• Toyota’s net profits increased by 14%, but bad news followed when the company cut its 2016 forecasts due to lack of confidence in emerging markets, especially Asia.


More Music For Everyone

Longtime music rivals Pandora and Sony/ATV made nice yesterday: under a new agreement, Pandora can license music at a constant rate, while Sony/ATV receives higher royalties for its artists, meaning it’s a win-win for both sides. Beyond the financial benefits, the deal also allows the companies to dodge outdated federal regulations on music, so Pandora could expand its offerings in years to come. After dismal Q3 earnings, this may be just what Pandora needed, as shares climbed nearly 6% on Thursday.



  • Goldman tries quicker promotions to keep junior bankers happy
  • Number of confirmed E. coli cases linked to Chipotle rises to 40
  • United Airlines CEO to return in early 2016 after heart attack
  • Panera Bread says it will move to cage-free eggs by 2020

  • Monday: Allstate, AIG, Fitbit, Visa Earnings; ISM Manufacturing Index
  • Tuesday: Tesla, Sprint, Groupon, Herbalife, Zynga, Kellogg, Papa John’s, Denny’s Earnings
  • Wednesday: Facebook, Qualcomm, Time Warner, Twenty-First Century Fox, GoDaddy, Michael Kors, Whole Foods, Wendy’s Earnings; U.S. Trade Deficit
  • Thursday: Walt Disney, Shake Shack, Monster Beverage, TripAdvisor, NVIDIA, AMC Networks, SeaWorld, Ralph Lauren, Celgene Earnings; Weekly Jobless Claims
  • Friday: Cigna Earnings; Unemployment Report


Adele’s newest album, “25,” releases on November 20, and though everyone is curious to see how her music is received (hint: listen to Hello for a sneak peak), music executives are more interested in which medium she chooses to release it on:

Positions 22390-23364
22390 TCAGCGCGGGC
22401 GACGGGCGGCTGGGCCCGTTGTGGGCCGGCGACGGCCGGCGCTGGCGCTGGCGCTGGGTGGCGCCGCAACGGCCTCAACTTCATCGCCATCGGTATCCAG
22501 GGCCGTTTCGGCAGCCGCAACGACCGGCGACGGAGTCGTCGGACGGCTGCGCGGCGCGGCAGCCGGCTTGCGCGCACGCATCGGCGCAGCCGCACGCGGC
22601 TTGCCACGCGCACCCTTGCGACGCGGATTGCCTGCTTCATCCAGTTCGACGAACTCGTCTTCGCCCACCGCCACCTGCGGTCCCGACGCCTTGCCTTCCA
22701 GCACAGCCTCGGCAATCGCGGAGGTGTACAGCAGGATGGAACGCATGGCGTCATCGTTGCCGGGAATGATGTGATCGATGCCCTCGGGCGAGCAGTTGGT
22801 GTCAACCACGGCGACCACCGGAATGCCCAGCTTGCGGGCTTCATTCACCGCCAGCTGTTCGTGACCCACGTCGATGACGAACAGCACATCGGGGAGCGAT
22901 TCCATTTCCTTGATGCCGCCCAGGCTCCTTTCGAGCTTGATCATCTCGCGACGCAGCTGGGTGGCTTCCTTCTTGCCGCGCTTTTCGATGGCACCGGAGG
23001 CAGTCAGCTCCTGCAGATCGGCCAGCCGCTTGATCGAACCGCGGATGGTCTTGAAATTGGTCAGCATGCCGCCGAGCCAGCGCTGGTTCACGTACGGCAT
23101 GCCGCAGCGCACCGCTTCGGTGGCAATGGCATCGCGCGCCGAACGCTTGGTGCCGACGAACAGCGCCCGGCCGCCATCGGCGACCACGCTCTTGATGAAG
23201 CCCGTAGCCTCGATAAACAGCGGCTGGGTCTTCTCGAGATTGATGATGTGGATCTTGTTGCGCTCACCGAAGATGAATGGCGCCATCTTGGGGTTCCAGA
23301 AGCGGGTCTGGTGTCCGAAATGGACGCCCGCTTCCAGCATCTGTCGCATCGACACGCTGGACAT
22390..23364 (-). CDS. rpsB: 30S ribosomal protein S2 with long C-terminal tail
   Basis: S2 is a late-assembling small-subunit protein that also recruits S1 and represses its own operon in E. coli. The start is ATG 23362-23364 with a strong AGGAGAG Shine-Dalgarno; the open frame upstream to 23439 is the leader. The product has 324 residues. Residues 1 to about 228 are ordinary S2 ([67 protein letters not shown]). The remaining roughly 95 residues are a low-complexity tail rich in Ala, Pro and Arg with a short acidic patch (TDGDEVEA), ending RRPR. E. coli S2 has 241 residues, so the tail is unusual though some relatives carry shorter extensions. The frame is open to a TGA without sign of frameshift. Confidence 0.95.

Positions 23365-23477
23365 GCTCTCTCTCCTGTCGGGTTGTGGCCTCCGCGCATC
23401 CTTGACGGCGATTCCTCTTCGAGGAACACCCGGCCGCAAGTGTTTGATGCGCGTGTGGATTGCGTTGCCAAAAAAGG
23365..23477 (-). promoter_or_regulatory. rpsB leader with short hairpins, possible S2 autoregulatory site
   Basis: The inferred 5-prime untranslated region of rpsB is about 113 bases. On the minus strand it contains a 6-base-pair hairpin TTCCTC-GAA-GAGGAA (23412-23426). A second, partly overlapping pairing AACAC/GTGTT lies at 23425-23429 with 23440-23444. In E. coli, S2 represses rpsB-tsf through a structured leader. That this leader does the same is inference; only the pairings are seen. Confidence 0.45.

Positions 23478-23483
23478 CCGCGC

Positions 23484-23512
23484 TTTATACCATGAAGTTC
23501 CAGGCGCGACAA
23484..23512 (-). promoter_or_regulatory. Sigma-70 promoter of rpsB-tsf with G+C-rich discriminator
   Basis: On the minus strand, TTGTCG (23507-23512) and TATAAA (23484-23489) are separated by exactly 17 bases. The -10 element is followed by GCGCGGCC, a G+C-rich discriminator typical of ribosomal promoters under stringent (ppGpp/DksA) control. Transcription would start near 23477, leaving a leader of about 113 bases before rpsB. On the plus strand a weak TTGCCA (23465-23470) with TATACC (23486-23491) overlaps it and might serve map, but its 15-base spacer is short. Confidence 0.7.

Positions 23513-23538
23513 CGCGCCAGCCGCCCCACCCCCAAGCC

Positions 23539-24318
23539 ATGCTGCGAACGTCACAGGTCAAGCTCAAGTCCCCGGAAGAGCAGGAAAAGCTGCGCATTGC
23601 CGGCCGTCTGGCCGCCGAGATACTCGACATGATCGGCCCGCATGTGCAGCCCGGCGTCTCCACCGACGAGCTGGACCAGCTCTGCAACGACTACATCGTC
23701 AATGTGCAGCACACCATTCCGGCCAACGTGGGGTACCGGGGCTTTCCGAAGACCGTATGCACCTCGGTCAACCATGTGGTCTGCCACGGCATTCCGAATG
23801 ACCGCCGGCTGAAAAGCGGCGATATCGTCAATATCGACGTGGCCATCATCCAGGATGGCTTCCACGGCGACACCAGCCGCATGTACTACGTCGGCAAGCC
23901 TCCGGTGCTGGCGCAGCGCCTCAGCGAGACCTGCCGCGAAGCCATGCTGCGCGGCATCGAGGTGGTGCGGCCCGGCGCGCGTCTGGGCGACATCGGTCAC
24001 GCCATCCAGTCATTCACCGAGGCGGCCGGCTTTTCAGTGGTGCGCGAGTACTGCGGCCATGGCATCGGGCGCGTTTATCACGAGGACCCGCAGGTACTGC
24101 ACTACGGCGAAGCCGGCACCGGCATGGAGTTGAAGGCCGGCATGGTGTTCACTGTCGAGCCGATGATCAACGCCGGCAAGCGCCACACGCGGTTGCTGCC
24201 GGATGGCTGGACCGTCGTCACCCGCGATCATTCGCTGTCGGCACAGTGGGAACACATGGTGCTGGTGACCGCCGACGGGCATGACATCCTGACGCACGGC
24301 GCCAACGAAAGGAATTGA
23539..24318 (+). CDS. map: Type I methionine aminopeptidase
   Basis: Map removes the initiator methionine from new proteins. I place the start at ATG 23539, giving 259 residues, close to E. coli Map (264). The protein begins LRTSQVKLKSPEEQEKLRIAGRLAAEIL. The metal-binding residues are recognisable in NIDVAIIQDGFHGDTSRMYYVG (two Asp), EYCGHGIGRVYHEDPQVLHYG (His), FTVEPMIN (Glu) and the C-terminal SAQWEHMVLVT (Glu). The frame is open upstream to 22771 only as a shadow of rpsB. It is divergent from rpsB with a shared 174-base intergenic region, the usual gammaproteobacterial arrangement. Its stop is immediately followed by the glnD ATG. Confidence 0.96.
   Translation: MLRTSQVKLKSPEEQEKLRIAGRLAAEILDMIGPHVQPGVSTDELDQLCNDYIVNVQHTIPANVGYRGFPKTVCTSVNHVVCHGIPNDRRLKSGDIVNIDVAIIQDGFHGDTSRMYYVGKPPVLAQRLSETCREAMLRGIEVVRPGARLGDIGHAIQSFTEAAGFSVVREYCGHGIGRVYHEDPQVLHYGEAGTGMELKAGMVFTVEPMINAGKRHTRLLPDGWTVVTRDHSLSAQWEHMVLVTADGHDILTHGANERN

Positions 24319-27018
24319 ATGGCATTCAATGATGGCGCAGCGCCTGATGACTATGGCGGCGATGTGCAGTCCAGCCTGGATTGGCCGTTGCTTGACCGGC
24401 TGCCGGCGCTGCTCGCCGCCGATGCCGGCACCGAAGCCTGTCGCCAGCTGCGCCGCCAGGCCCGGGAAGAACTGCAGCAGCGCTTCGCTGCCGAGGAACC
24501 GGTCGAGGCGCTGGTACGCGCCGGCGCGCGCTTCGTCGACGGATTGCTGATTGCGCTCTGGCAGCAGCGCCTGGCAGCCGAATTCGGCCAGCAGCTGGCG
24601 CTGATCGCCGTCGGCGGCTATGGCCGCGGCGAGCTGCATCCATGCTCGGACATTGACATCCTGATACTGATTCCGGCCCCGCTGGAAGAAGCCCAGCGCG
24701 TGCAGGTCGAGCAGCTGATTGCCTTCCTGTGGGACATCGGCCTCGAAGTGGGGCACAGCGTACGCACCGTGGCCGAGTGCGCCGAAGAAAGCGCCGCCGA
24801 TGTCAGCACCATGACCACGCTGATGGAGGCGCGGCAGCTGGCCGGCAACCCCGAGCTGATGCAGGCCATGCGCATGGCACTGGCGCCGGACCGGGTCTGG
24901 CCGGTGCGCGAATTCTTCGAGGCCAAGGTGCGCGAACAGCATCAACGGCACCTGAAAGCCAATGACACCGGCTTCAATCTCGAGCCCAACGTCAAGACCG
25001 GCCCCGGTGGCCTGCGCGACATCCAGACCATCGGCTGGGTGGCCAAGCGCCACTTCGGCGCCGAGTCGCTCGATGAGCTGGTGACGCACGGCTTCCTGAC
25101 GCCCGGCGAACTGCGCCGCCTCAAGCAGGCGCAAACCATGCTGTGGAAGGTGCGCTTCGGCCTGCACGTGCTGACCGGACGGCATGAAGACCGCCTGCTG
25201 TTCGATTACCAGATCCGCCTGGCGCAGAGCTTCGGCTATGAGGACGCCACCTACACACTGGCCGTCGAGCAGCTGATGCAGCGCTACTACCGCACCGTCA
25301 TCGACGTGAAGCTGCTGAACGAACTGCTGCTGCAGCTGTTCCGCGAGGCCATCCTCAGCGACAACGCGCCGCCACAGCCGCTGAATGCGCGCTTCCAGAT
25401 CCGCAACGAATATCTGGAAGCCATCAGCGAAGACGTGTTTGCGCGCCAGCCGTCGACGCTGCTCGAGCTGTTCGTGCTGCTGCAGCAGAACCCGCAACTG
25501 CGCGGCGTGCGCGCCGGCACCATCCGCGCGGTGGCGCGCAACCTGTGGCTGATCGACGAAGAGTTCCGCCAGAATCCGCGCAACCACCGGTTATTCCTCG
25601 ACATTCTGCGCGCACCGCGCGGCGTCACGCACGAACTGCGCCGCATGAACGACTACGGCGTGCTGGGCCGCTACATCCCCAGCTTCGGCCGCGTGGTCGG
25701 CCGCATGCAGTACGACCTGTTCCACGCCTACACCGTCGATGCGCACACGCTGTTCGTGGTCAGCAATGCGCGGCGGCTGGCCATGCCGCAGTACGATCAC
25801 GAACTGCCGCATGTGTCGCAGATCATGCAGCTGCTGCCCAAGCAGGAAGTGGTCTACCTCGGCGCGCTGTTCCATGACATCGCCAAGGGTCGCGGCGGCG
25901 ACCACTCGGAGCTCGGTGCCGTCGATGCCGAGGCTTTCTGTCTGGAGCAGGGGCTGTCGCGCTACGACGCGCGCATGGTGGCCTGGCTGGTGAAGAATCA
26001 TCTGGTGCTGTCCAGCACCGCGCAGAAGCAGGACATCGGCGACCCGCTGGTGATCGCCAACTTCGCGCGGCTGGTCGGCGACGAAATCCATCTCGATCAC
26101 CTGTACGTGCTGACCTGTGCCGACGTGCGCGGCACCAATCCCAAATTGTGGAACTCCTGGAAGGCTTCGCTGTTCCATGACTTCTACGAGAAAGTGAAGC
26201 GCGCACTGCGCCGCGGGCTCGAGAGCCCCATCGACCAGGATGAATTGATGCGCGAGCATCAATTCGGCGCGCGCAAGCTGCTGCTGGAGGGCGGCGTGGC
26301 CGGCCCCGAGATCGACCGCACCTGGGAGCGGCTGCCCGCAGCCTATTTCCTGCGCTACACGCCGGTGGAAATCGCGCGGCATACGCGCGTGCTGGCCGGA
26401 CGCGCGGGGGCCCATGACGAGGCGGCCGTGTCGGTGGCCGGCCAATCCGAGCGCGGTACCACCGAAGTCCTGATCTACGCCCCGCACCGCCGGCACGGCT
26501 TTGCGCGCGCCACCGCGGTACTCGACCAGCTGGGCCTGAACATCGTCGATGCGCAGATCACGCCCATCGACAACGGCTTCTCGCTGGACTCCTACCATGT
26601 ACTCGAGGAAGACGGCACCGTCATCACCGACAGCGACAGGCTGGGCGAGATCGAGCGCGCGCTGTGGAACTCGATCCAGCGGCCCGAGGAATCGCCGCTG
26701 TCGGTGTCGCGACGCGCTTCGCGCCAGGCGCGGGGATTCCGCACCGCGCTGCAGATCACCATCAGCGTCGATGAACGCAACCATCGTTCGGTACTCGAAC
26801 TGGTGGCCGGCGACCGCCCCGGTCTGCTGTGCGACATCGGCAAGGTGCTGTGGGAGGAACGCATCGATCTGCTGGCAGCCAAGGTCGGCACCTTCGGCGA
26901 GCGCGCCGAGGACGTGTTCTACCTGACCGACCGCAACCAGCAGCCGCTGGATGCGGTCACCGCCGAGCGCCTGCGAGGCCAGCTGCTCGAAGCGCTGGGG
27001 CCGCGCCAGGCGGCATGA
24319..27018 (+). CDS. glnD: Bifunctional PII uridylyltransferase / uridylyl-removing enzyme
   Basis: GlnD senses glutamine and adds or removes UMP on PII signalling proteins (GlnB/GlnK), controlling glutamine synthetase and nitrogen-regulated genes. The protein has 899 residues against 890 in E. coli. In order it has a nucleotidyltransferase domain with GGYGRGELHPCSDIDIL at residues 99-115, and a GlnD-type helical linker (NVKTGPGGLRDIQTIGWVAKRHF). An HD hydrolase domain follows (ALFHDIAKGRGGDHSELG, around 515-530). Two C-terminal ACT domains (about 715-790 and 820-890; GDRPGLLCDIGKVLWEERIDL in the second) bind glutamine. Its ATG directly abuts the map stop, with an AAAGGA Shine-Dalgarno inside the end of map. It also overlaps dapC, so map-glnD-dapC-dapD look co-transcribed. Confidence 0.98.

• Adele’s most recent album, “21”—released in 2011—sold 30 million copies worldwide, and 11 million in the U.S.. Believe it or not, a majority of those 11 million were hard copy CDs.
  • In the last 10 years CD sales have declined over 80%, while streaming—vastly ignored until very recently—now makes up over 32% of revenue for record labels.
  • But it’s no surprise that artists are often not fairly compensated for streaming, especially those who aren’t as famous as artists such as Taylor Swift, Adele, or Beyoncé.
  • The big question is whether Adele will delay streaming rights to her new album for a week, racking up CD revenue from her more eager fans in the meantime. It may seem like a purely self-serving decision, but it may set a precedent which will impact smaller artists. Though Adele will almost certainly always make money off her music, the same is not necessarily true for her less famous counterparts.


A sundial is a timepiece that has the fewest number of moving parts. Which timepiece has the most moving parts? (Answer)



Knuckle-Buster — A manual credit card impression device. A knuckle-buster creates multiple copies of a credit card transaction by placing the credit card at the bottom of the device and blank carbon-paper on top, and then sliding a bar back and forth so that the embossed numbers on the credit card are copied on to the carbon-paper copies.


41 cents: Cost per year per American citizen for NASA’s entire Curiosity program, which put a robot on Mars.